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VINTAGRAPH • WPA • WWII • FLY CANADIAN PACIFIC, c. 1950s

Diesel Freight: 1943

Diesel Freight: 1943

March 1943. "Flagstaff, Arizona. Diesel locomotive entering town along the Atchison, Topeka & Santa Fe Railroad between Winslow and Seligman." Photo by Jack Delano for the Office of War Information. View full size.

 

Lectrogeek68 is basically correct

in that General Electric was EMD's only true competitor until their roles reversed in the 1990s, and GE displaced EMD as the dominant locomotive manufacturer in North America. In 2010 Caterpillar purchased what was left of EMD from a consortium of private equity firms who purchased the division from GM in 2005, and is seeking to reverse that.

I honed many a cylinder liner and rough cut more piston castings than I care to remember at EMD's McCook plant during the summers of my undergraduate college years.

At the end of their careers

Here is a photograph of some sister locomotives stripped of various parts including their road trucks awaiting scrap.

Nice style

The front of this is how all the passenger diesels looked when I was a kid and I think it's still by far the most attractive design. I don't know why they departed from it.

Sigh

There are a bunch of those old girls rotting away in the Union Pacific
yard In Cheyenne, WO.

Color scheme

You are correct, the blue and yellow was for freight and the silver and red was passenger. That isn't to say it was a hard fast rule, but there was different gearing on passenger locomotives for a higher speed.

Re: Color Scheme

I always figured the blue and yellow color scheme was for freight trains and the red and yellow was for passenger trains. Does anybody know?

Rationing exemptions

EMD was the only manufacturer permitted to build diesel-electric locomotives during the war, even though diesels were what most railroads wanted. Having never built a steam locomotive, they were exempt from the War Production Board's requirement to use only old and well-proven technology. This special exemption gave EMD a huge advantage over Alco and Baldwin after the war. In the end, General Electric was and is the only company able to compete.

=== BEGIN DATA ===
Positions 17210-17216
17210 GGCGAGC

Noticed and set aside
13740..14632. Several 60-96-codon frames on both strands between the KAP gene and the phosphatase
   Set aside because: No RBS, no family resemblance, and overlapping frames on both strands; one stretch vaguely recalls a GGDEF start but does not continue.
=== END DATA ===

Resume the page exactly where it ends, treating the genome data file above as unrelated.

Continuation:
Much of their output was allocated to the ATSF, due to the water supply problems already mentioned.

[Electro-Motive was a division of General Motors, not General Electric. - Dave]

I meant that General Electric was and is the only locomotive manufacturer able to compete with Electro-Motive, until recently a division of General Motors.

Color Scheme

Considering the Santa Fe emblem and the engine number, I suspect Vonderbees has the correct paint colors for this locomotive. As a child growing up in Amarillo in the 50s-mid 60s I recall most of the Santa Fe engines I saw had the red and yellow paint scheme as shown in this previous Shorpy post rather than the blue and yellow scheme. Currently living less than two blocks from a BNSF line, I see lots of the red/yellow scheme though the red is more orange red than I remember as a child.

Perfect Solution

Diesels don't need water, which is why early diesel power flourished on ATSF, particularly in the southwest. Locomotives like 2-8-2 3137 in background wouldn't last much longer in the arid divisions across Arizona, but she did have ten more years in her on the eastern divisions, not going to scrap until 1953.

Very Similar To 103

Very similar locomotive to this Shorpy post from years past.

 
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